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JEFF, THE BOMBS AND UNCLE SAM

If you saw the last scene in Close Encounters then you know exactly what it felt like to board the United States Aircraft Carrier Abraham Lincoln, as Jeff and I did on February 1, 1997.  If you didn't catch the movie, then simply picture yourself stepping through a portal from your own familiar world into an alien universe where nothing is familiar and nothing makes any sense at all.

All you can do is come with us and hope for the best.

Jeff and I began our adventure by climbing a series of surprisingly narrow, rickety, steep ladders onto the clammy interior of the Hanger Deck.  It was dark - my eyes never really adjusted to it.  At any other time this cavern would have been jammed wall to wall with F-18 fighter jets, helicopters and other flying machines, bit in our honour - I gathered - the American Navy had instead removed the planes and set up card tables with Lincoln Baseball Caps, Belt Buckles and T-Shirts...all for sale.

This Carrier's anchor weighs 30 tons.  In a pinch, you could take Robin Reid's Bobcat loader, chain it to Larry Bader's John Deere excavator and throw that over the side...same thing.  Add seven more Bobcats and you've got the big boat's rudder.

The flight deck of the ship is 4.5 acres.  If you go and stand in the middle of Portlock Park on Salt Spring Island and look all around you at everything but the tennis bubble and the parking lot, your looking at less than half the area of the Abraham Lincoln.  The average lot size on Salt Spring is about the same size - you might keep that in mind if you are looking for property.  Or if you're on a boat leaving Ganges Harbour, take a good look at the last island, the Second Sister, as you go by.  Nice island, but the Lincoln is bigger.

To be honest, I was a little let down by our visit.  Jeff was expecting to have lunch with the carrier's commanding officer Jay Jay and get his picture taken in the cockpit of an F-18 but that was somehow skipped.  I wanted to get a haircut in the Barber Shop and find one of the Gift Shops in the on-board mall, then check out the Newspaper office before finding the much touted TV Station...maybe even catch a show in the Theatre.  But alas it wasn't to be:  no lunch, not barbers, no shopping mall, no DJ's and no Planes Of Abraham.

So we took Jeff to see the bombs.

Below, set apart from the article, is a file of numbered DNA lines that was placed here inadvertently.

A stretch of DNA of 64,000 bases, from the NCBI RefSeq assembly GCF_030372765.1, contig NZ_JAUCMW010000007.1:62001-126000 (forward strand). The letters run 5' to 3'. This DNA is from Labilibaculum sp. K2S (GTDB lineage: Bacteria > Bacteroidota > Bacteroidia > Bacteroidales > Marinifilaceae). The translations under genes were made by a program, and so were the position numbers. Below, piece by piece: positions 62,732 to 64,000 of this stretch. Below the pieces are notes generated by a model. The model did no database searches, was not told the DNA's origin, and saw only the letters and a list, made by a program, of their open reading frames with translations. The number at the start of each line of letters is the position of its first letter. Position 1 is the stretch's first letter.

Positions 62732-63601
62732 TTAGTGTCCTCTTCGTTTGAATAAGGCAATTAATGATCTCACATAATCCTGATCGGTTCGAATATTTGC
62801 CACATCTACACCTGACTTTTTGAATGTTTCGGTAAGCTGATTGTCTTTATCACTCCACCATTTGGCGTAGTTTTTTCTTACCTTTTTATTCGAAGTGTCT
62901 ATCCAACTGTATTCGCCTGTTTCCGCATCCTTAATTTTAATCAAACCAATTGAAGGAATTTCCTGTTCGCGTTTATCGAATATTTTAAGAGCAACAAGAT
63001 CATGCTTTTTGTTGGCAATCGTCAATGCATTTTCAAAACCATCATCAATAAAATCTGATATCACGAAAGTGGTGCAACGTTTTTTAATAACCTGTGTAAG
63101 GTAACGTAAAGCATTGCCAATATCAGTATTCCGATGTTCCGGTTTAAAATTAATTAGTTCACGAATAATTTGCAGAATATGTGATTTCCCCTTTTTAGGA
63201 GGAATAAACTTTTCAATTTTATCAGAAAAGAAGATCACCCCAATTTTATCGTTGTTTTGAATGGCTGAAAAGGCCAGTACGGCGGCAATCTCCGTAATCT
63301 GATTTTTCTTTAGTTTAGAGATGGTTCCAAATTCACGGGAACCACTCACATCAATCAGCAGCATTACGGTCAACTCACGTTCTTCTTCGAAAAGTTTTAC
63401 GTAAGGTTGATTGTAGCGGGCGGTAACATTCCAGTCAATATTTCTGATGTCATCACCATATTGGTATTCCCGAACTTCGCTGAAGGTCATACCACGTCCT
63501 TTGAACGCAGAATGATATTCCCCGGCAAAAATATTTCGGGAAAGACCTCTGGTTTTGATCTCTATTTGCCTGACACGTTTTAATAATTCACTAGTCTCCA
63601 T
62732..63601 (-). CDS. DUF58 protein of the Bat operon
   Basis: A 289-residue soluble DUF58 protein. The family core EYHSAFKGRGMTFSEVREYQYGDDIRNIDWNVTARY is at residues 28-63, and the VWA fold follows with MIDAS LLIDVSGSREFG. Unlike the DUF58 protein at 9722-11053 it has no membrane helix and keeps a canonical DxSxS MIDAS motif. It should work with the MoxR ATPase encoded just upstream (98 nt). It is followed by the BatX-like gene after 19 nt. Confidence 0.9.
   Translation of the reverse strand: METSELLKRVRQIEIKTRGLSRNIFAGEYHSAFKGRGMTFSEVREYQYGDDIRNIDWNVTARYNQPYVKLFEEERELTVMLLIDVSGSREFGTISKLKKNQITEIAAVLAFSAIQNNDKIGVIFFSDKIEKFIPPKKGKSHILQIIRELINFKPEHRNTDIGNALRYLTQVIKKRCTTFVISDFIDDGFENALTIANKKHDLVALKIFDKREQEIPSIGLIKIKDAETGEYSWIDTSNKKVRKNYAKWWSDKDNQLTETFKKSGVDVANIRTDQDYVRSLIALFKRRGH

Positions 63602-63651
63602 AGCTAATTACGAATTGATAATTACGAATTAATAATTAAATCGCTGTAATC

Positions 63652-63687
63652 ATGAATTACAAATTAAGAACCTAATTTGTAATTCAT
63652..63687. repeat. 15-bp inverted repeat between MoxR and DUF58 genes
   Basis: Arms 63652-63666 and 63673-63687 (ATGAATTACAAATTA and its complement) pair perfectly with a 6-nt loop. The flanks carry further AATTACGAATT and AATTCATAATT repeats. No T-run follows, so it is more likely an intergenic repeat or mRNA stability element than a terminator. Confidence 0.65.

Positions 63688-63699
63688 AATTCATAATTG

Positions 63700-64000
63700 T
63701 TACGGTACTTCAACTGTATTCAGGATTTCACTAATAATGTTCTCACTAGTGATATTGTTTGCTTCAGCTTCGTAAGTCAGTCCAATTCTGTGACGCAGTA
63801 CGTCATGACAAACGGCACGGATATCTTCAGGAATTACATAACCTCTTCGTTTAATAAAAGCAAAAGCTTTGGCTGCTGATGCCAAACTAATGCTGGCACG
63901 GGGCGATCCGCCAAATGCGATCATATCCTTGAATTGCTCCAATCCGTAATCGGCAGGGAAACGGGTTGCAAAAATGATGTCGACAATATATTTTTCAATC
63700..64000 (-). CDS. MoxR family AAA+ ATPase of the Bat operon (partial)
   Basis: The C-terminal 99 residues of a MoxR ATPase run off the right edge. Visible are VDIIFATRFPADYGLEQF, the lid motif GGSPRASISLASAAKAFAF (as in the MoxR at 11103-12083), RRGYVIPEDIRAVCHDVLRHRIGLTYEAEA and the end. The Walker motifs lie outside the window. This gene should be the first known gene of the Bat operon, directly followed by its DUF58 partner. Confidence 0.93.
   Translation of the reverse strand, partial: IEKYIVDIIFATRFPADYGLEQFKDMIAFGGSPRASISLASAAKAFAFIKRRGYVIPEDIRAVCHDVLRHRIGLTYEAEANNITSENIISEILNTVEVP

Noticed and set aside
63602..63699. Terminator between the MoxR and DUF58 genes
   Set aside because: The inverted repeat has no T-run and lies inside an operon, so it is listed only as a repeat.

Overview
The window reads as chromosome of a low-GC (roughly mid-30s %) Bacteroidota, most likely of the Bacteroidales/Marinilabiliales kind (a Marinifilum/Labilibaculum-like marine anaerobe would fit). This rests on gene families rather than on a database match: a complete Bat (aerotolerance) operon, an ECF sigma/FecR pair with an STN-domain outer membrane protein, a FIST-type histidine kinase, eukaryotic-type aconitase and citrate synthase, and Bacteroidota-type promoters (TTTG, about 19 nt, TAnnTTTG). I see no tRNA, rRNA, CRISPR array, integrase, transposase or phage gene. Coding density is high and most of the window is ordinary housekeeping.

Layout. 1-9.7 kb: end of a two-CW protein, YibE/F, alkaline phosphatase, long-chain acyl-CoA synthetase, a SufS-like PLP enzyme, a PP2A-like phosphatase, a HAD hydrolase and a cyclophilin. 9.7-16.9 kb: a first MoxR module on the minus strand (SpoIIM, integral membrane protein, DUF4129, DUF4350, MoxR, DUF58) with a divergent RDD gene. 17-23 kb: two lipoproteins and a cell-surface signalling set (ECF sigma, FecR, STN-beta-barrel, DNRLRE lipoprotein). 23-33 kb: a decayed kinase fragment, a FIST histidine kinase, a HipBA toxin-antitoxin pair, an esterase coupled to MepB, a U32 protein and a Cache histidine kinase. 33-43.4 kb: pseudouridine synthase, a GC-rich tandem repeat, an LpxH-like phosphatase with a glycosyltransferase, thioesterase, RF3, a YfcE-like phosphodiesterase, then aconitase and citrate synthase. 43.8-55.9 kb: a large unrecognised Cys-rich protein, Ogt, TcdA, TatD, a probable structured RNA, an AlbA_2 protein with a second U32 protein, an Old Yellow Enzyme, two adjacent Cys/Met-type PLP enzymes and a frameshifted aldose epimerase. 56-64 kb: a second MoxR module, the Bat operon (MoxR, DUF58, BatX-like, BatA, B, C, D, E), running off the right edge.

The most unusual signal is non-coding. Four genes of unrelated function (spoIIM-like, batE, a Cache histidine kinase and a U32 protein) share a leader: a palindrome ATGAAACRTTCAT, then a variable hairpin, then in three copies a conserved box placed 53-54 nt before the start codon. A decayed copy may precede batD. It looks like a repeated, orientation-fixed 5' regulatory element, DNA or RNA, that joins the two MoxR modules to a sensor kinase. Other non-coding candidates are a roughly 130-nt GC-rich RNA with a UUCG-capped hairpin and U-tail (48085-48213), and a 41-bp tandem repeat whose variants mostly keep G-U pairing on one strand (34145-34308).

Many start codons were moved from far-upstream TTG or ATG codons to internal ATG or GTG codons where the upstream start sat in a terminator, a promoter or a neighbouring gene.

The bomb technician was an eloquent young man with an obvious affection for the explosive devices lying on the deck at his feet.  As he described the characteristics of each one, he would give the bomb a friendly pat.  I kept expecting a wet tongue to slide out of one of these deadly things and lick the sailor's hand while he was fondling it.

The Bomb Guy had three favourites: the one with the fins that you could move by remote control and make fly though towns, around buildings, under bridges and right to the unlucky house you wanted to blow up; the one that when it hit a wall would bore through as much as six feet of concrete to find and kill the occupants; and number one on the young man's list...the bomb that was so heavy that the jets could take off with it, but couldn't come back and land with it.  "This sucker's go to find somebody," he told us with a wide grin, giving his number one pick it's nose pat.

These people can get a plane in the air, from the lower Hanger Deck to the Aircraft Elevator to the Flight Deck, in four minutes.  That is less than half the time it will take you to make your Kraft Dinner tonight, if you don't mind it a bit soggy.

Out of a possible 5,500 crew members on board we met six... okay seven - if you count the officer who caught us out of bounds and yelled at us like a very angry Uncle Sam.

We did have a great ride on one of the four Aircraft Elevators that stick out from the ship's side like giant pause buttons; and we also got to climb to the Bridge and look down in shock and awe at the floating city of Abraham  206 feet below.

According to our local real estate friend Russ a really expensive waterfront property on Salt Spring (1997) goes for $200,000 an acre. Sounds a bit rich for you?  Consider one of the alternatives - an Aircraft Carrier (with not one, but four elevators).  Raw cost $777 Million per acre no frills:  mind you this comes with 5.500 caretakers, Jet Planes, Helicopters, Elevators and a Barbershop.

After Jeff and I were asked firmly to leave the U.S.S. Abraham I was happy to get home to Salt Spring and to smaller and better things.  I needed to clear my head, pump out the Carrier bilge water that was already beginning to stagnate and dampen my spirit.  It's working..

I've almost forgotten how much hamburger meat the U.S.S. Abraham Lincoln consumes in one day.

                          .................................

plc Barnacle

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